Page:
When many people think of the gay community, they picture wild raves and drunken sex. These images come at the expense of any sort of family life, especially one involving children. The reality lies somewhere in between. Just as some straight people don’t want families, some gay people don’t want children. However, many do. I consider myself to be in that group — I love children, I babysit at every opportunity and I make an utter fool of myself when there are small children in Val. Still, I often feel myself excluded from both the ideal and the reality of family life, even in peripheral contexts. I’m queer, and I hesitate to even disclose my sexuality when company comes over with kids. Will the parents be upset if their children know I like women? What if they think I’m trying to “convert” their kids? What if, what if, what if.
When children and queer people are included in family life, tension builds quickly. Many heterosexual parents see LGBTQ people as threatening, and want to “protect” their children from us. Naturally, this is not comforting for people like myself who see themselves as being parents, but continually feel rejected from any conception of family. I look around, and the only images of families I see in ads and the media are heteronormative (not to mention of a single race, within the gender binary and able-bodied). Shows like “Modern Family” and “The Fosters” are starting to surface, but they have not been received free of controversy and are nowhere near being seen as the norm. Although same-sex marriage is making strides, reception to gay couples having children is strikingly harsh. Last year, when France was in the process of legalizing same-sex marriage, 300,000 people marched against the law, not because they were against same-sex marriages, but because the law would enable gay couples to adopt children.
This exclusion from the family sphere can weigh heavily on me. I distinctly remember when, two years ago, I was on a walk and I broke down crying thinking that I would never be able to have my own children. There are still moments of despair, but being here at Amherst, more specifically in Pride Alliance, has helped. I’m the co-chair of Pride, and my wonderful co-chair, Matt Randolph, had a brilliant idea last semester. National Coming Out Day is October 11th, which fell during last semester’s Mid-Semester Break. We decided to watch Milk (2008), a movie about San Francisco’s former city supervisor, Harvey Milk, who was an openly gay man, and Matt came up with the idea of “Milk and Milk and Cookies.” We would watch the movie while having milk and cookies. Seems simple, right?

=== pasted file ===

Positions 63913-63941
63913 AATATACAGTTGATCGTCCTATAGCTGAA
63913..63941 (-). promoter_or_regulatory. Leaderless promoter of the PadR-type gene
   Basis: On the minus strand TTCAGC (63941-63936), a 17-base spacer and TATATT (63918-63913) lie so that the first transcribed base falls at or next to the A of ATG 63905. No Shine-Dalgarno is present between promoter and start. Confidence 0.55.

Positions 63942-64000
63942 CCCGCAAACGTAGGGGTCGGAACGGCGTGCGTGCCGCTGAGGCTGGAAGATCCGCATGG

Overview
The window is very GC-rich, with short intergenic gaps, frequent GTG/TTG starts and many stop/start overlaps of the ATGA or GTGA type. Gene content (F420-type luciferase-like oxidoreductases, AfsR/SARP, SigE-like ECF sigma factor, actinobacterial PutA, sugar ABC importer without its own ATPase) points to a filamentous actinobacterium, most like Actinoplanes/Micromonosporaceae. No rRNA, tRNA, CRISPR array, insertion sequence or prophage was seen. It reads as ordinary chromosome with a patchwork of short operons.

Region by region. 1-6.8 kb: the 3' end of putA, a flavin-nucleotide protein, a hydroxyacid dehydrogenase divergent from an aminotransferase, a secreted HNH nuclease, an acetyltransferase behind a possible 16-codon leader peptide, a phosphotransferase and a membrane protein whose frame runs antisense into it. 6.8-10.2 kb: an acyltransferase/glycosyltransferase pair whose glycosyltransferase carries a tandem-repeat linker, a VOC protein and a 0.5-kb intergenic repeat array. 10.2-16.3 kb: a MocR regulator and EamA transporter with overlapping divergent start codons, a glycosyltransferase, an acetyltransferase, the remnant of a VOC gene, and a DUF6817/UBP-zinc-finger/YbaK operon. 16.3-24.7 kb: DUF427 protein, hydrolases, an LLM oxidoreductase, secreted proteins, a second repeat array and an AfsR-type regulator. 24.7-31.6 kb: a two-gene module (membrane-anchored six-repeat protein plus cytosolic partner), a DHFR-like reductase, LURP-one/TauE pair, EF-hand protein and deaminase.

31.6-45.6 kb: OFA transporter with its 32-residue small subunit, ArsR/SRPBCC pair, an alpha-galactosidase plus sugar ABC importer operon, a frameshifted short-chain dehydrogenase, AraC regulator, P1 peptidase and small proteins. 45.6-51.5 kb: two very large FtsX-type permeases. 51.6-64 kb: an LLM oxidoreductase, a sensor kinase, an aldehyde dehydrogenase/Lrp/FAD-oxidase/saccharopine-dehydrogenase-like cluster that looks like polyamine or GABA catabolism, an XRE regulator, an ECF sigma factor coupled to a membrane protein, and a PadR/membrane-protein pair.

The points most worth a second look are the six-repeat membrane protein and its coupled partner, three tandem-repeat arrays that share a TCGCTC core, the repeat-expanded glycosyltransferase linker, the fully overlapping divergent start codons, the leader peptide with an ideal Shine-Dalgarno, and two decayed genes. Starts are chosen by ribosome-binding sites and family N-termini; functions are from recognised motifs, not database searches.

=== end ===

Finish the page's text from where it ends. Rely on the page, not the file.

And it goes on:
Well, for me, it felt like much more than simple. It felt beautiful. Milk and cookies are ingrained in childhood tradition. There is something comforting about warm cookies and cold milk, something that takes us back and makes us feel protected and safe, like there is nothing more important to do than just hunker down and enjoy a piece of our childhood. It is ironic because I don’t enjoy milk. And yet, the sense of tradition and comfort that I get from having cookies dipped in milk is overwhelming. It is enough to start healing the scars from people telling me I don’t deserve to be married, that my “lifestyle” is damaging to children, that I shouldn’t have a family. I feel a sense of communal inclusion that was lacking, and all this just because of milk and cookies.
It has now become a Pride tradition to have milk and cookies at movie screenings (stay tuned for our next one this month!) — not only are they delicious, but people can come together over memories of their childhood, and know that they already have a family. A Pride family.
The queer community needs more images of family. After all, many of us are estranged from either our biological or our chosen families, creating a gap that yearns to be filled. The exclusion from having children only compounds this, and yet, somehow, milk and cookies make it all better, for now.
Queeriosity is a bi-weekly column dedicated to discussing LGBTQ student life at Amherst College. If you are interested in contributing to the Queeriosity column, contact the Amherst College Pride Alliance at [email protected].